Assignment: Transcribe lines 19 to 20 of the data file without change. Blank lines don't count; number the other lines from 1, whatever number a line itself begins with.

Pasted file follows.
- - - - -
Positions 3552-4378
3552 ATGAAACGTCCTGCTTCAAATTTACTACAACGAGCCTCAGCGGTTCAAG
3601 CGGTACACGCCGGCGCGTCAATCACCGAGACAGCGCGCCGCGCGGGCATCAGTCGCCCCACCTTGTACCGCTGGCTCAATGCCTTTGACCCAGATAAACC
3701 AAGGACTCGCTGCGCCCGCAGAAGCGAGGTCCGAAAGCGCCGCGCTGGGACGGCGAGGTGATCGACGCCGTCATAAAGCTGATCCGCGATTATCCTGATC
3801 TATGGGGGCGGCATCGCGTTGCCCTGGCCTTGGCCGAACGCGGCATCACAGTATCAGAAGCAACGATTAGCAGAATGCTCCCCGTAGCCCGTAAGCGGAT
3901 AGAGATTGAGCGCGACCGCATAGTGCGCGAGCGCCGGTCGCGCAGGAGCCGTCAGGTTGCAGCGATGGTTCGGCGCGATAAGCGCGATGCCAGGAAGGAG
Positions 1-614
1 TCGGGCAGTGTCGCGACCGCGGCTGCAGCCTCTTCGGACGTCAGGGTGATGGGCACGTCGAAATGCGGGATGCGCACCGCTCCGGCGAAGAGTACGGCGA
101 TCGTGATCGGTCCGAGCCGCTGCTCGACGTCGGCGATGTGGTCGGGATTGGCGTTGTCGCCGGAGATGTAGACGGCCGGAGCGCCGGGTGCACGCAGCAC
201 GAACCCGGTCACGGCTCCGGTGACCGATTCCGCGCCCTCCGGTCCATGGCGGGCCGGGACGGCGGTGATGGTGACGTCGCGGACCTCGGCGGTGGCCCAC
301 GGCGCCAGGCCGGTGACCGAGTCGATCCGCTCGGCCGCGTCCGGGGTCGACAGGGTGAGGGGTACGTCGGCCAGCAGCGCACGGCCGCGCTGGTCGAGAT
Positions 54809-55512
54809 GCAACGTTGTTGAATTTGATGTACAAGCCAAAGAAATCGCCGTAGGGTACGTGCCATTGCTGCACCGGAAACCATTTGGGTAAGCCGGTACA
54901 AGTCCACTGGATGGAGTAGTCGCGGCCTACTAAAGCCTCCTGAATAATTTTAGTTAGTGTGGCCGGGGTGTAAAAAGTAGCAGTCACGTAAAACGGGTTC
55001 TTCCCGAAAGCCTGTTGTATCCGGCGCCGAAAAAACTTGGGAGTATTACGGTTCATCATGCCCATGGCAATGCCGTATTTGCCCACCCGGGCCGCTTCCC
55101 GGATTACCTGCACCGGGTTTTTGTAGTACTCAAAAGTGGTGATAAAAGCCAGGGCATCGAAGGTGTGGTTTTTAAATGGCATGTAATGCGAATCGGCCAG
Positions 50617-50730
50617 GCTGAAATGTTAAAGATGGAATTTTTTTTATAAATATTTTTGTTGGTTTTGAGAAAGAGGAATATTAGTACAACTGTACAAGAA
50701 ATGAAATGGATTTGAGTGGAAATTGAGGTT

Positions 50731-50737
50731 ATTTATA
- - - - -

50701 ATGAAATGGATTTGAGTGGAAATTGAGGTT

Positions 50731-50737